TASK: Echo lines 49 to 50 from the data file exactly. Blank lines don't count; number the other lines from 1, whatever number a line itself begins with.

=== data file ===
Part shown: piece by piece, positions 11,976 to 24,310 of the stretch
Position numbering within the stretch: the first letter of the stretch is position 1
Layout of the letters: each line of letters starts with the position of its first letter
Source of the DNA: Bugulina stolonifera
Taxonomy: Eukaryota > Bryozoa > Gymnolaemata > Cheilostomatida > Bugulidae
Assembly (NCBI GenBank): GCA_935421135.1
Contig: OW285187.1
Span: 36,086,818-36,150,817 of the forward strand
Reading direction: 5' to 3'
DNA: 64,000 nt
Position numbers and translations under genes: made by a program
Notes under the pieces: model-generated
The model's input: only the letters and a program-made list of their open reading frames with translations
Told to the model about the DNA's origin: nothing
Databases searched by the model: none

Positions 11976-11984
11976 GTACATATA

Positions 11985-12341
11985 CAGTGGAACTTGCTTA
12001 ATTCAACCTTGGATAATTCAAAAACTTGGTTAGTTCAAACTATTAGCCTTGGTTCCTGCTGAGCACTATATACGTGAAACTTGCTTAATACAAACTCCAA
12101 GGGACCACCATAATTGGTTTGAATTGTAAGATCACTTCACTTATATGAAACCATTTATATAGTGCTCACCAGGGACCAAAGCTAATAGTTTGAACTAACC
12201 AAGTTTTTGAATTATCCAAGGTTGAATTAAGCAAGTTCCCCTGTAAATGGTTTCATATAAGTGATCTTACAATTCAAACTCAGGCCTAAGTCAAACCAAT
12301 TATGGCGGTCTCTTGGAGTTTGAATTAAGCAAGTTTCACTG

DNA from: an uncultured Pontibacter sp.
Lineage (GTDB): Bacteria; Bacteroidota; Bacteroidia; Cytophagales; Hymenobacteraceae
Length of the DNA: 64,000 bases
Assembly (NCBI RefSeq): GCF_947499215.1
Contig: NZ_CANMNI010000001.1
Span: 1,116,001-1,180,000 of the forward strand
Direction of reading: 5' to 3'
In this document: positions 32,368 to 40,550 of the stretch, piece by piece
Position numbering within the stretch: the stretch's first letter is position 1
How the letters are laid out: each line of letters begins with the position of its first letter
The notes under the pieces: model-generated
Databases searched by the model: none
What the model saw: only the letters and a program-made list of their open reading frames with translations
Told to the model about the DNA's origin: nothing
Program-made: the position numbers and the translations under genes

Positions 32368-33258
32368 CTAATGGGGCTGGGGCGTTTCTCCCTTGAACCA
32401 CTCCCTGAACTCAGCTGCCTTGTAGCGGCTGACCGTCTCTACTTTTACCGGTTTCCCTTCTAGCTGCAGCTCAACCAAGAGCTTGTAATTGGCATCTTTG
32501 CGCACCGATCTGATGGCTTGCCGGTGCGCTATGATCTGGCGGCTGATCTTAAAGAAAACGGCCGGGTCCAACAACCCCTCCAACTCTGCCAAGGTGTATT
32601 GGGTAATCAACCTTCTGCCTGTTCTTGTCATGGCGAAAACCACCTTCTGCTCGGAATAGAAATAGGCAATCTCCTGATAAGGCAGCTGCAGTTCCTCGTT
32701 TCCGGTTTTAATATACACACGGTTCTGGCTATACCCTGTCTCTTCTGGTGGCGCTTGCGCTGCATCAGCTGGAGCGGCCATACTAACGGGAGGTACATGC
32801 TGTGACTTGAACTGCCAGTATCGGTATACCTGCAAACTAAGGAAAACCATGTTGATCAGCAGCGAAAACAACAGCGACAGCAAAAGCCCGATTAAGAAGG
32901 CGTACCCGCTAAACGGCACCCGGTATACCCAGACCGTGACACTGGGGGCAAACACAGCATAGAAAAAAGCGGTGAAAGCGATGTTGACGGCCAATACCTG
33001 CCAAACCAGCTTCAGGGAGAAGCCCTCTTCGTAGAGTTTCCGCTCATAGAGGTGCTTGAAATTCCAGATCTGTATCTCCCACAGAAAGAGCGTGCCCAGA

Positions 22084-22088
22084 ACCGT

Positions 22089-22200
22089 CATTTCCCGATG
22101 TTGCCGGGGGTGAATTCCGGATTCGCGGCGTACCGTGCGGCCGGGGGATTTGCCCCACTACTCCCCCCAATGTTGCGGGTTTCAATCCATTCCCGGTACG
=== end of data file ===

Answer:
22084 ACCGT

Positions 22089-22200